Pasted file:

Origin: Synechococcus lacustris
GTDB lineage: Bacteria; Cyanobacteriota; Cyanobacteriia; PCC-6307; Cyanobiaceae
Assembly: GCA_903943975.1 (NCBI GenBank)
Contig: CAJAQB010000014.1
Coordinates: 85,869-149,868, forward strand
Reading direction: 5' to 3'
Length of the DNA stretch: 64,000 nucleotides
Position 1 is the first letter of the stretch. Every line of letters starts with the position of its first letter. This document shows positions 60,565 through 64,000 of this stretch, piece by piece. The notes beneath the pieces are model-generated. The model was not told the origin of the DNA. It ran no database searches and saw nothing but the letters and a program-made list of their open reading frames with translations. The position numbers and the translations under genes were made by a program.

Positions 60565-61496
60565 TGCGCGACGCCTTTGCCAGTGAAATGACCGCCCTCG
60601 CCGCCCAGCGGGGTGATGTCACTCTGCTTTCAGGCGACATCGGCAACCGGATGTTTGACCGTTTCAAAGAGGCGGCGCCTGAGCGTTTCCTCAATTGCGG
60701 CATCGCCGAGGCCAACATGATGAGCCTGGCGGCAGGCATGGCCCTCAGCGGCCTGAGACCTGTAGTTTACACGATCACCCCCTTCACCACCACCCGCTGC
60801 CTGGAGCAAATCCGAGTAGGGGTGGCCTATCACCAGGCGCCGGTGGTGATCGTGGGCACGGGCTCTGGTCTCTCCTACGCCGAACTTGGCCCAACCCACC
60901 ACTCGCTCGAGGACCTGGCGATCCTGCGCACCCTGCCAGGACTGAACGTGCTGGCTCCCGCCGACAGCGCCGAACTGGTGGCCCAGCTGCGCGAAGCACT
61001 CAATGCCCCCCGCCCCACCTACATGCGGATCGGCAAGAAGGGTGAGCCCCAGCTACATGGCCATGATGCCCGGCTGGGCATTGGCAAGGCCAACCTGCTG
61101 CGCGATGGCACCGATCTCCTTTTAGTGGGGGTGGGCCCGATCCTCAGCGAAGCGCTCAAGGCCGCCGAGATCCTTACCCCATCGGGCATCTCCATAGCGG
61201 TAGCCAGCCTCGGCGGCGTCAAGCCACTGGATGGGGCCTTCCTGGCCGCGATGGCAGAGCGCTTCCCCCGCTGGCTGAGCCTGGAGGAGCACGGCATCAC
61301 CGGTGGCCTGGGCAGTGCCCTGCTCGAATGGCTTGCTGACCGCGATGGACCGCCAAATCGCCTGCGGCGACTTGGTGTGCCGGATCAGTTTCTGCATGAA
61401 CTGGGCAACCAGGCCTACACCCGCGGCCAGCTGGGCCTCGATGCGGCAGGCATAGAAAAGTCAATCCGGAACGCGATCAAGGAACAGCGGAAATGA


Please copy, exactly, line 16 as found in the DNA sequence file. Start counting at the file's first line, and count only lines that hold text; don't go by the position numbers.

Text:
61101 CGCGATGGCACCGATCTCCTTTTAGTGGGGGTGGGCCCGATCCTCAGCGAAGCGCTCAAGGCCGCCGAGATCCTTACCCCATCGGGCATCTCCATAGCGG